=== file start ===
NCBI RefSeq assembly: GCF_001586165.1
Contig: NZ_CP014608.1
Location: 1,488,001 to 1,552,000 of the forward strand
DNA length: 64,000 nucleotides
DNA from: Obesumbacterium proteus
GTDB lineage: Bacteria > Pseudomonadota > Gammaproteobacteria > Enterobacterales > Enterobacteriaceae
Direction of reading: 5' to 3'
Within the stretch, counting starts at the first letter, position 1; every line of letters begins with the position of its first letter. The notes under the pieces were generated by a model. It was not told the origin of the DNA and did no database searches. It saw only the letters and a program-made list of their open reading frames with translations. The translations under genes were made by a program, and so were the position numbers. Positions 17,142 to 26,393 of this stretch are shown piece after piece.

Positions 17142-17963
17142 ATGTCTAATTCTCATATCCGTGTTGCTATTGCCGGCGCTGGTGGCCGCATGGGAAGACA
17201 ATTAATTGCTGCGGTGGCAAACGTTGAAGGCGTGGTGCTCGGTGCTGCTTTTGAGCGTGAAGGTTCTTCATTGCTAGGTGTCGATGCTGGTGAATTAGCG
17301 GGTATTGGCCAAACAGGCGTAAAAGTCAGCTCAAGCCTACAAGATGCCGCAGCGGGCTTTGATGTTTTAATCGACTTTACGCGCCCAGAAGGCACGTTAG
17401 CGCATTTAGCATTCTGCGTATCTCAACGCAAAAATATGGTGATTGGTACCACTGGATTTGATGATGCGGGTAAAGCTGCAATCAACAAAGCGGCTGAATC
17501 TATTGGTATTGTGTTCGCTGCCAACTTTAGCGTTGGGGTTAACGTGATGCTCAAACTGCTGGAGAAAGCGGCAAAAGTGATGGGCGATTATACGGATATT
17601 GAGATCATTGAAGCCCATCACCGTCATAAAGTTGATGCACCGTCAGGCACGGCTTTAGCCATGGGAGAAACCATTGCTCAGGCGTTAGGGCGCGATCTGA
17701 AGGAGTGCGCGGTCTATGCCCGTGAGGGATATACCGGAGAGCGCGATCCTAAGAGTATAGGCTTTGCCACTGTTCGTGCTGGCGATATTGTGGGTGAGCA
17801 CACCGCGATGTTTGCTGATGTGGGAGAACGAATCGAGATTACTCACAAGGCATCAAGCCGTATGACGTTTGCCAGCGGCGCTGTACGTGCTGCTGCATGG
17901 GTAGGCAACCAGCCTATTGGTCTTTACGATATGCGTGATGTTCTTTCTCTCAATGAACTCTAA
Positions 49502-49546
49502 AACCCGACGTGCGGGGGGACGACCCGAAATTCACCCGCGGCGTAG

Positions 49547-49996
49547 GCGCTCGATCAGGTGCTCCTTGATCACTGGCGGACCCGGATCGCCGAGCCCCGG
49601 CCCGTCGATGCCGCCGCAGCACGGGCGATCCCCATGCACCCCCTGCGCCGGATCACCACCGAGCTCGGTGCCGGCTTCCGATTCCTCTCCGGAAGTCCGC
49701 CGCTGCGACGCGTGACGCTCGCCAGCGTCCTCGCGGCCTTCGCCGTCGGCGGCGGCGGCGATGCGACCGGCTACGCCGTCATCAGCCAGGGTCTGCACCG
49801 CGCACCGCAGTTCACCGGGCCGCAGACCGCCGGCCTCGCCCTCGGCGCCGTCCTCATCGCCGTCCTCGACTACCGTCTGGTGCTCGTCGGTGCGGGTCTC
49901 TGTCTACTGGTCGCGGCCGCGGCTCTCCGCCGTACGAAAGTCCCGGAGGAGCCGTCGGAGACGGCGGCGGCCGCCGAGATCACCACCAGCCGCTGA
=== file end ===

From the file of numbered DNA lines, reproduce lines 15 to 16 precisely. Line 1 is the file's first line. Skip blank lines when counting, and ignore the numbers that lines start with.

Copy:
17601 GAGATCATTGAAGCCCATCACCGTCATAAAGTTGATGCACCGTCAGGCACGGCTTTAGCCATGGGAGAAACCATTGCTCAGGCGTTAGGGCGCGATCTGA
17701 AGGAGTGCGCGGTCTATGCCCGTGAGGGATATACCGGAGAGCGCGATCCTAAGAGTATAGGCTTTGCCACTGTTCGTGCTGGCGATATTGTGGGTGAGCA